The advantages are plenty. For one, you will gain more in depth knowledge of the products and maybe one or two products you don’t use if you are following a “track” system like Citrix and Microsoft’s where you must complete 5-6 exams to become a Citrix CCP-V, or Microsoft Certified Professional Developer , MCPD.

A typical “track” may take you down the MCPD :“Design and Development of Web Applications in .NET Framework” for example. If you’re considering a Citrix path – start with a single product like XenApp server, then XenDesktop. You can then try the enterprise exams and work your way towards CCV-E and CCP-V for Virtualisation.

Most partner companies will also provide study guides, access on online training and videos and special partner programs with a specialist contact that can assist you and your team with certifications in their “tracks”. You may even get exam vouchers. There are many good exam preparation books availably, study guides and “brain dumps”. I often recommend http://www.citrixxperience.com.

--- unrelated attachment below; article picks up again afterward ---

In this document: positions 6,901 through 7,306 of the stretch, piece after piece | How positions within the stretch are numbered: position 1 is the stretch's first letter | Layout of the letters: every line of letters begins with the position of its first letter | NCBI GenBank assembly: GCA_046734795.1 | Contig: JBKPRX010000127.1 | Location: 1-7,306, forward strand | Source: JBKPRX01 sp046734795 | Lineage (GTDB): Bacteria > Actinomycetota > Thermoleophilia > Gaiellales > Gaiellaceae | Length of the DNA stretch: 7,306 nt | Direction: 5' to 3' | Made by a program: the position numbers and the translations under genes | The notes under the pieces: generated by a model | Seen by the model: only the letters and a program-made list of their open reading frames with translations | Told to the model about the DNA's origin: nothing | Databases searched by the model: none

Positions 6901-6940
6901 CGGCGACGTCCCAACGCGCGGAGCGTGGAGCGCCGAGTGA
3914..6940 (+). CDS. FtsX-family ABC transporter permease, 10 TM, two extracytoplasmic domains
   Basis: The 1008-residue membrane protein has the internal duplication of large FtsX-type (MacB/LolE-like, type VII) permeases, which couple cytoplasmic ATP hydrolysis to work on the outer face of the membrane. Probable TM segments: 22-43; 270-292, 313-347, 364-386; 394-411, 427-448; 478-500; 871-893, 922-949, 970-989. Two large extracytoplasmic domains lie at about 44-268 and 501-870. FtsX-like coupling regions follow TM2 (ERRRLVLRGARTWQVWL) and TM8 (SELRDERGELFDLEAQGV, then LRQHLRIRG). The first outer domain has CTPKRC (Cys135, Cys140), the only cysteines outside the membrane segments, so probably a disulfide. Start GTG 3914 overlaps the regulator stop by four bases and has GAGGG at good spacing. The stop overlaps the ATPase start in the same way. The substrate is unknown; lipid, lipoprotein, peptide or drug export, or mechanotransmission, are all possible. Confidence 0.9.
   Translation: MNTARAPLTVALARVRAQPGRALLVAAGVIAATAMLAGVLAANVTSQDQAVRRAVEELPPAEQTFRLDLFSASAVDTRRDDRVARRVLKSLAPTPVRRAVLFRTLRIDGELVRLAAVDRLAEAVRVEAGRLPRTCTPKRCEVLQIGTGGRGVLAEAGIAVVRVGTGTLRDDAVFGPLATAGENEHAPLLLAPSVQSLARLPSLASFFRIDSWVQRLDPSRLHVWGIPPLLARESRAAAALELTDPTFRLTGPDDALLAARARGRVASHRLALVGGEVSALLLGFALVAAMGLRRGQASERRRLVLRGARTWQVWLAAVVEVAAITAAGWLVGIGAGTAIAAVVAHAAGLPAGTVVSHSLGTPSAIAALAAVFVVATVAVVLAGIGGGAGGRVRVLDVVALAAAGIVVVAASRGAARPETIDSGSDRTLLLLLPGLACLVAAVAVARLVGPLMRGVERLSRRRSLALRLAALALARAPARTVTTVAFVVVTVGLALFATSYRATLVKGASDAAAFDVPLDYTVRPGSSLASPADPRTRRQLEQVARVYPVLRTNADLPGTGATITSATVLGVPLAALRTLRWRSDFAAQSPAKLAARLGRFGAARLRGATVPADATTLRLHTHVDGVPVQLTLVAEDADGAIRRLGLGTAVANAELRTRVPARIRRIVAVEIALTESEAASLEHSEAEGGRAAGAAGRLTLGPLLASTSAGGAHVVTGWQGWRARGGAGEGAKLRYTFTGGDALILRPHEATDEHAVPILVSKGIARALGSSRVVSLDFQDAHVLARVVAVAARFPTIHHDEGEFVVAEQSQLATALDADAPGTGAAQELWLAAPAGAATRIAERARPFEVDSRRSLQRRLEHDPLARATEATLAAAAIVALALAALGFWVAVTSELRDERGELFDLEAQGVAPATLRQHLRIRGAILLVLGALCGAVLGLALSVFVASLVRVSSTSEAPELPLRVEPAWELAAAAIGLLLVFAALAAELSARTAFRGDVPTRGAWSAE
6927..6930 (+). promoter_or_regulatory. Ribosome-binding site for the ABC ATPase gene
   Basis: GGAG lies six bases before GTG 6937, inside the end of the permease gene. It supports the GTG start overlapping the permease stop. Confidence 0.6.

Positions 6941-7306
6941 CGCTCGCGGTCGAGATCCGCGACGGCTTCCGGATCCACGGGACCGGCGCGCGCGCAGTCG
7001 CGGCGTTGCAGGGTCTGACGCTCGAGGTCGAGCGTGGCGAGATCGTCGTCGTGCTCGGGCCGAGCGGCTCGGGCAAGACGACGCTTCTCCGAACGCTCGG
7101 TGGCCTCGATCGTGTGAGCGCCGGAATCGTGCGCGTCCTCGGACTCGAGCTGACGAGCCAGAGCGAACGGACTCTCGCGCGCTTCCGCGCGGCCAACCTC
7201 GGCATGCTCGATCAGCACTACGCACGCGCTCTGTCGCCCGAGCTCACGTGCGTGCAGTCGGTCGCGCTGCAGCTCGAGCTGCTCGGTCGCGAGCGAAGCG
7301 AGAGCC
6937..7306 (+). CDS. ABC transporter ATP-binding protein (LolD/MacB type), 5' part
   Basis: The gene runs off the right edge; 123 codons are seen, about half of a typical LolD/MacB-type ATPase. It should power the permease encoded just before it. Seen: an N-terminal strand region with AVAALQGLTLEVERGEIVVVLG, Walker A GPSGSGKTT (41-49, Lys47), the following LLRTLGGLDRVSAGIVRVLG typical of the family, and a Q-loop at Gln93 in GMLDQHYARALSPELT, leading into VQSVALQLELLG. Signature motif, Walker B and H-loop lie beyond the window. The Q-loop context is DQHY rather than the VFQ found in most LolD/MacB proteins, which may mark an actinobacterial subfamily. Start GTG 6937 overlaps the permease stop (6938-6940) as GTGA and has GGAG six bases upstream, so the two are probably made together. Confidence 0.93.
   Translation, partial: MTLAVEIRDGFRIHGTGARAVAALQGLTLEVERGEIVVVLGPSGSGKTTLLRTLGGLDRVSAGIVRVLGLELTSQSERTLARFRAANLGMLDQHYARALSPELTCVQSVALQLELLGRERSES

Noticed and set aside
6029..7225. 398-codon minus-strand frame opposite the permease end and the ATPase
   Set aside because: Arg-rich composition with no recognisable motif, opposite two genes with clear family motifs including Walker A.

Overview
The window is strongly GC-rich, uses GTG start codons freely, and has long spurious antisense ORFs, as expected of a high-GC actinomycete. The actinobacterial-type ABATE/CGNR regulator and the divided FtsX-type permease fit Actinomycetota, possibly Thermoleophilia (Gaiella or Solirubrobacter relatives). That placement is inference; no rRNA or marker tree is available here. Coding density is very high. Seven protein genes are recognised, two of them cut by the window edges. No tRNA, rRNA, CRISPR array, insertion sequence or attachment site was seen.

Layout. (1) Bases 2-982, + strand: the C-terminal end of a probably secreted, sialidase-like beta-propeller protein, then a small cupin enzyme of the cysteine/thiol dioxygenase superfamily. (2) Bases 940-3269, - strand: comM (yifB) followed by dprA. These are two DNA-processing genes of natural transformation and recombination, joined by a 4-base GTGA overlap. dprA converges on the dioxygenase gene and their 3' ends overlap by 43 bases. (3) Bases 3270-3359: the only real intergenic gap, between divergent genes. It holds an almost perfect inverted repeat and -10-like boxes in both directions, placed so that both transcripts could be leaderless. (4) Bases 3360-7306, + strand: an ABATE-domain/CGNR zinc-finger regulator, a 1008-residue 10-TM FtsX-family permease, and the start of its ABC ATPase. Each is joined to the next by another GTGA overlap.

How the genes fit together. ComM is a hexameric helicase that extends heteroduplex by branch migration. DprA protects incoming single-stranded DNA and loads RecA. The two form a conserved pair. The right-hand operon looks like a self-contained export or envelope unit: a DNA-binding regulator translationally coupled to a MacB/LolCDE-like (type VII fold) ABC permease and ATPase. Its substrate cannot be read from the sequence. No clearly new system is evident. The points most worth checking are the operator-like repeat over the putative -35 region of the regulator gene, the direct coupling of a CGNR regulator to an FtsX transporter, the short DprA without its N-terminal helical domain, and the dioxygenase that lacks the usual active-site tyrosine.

Microsoft, Adobe and others are constantly updating products, and often require certification in order for your company to sell the new products or retain your status. This may mean that a team of developers may need to have 10-15 certifications as a minimum just for the company to be a Gold Partner. In a few years, this may change and a new product release will force an update to the certifications.

When applying for jobs, a person with certifications will almost certainly be in with a better chance of employment than a person without. Your current employer should also recognize your studying and reward you financially. Indeed, your whole career path should be based on experience, project success, work competence – and your certifications.

When I interview for staff – I also think the person with more certifications is more interested in their career, in IT and in developing themselves than someone who hasn’t bothered. If you are really “into” IT – you will be keen to get certified in products you are working with.

Product certification is essential for the employer.

Partner status with Microsoft come in different levels –Core,Silver,Gold etc. These are partly based on sales, but also on the number of certified engineers or developers you have. This in turn can impact your companies’ discount purchasing and reselling in the supply chain. You may also be given sales leads, and involvement in new product releases ahead of non-certified companies.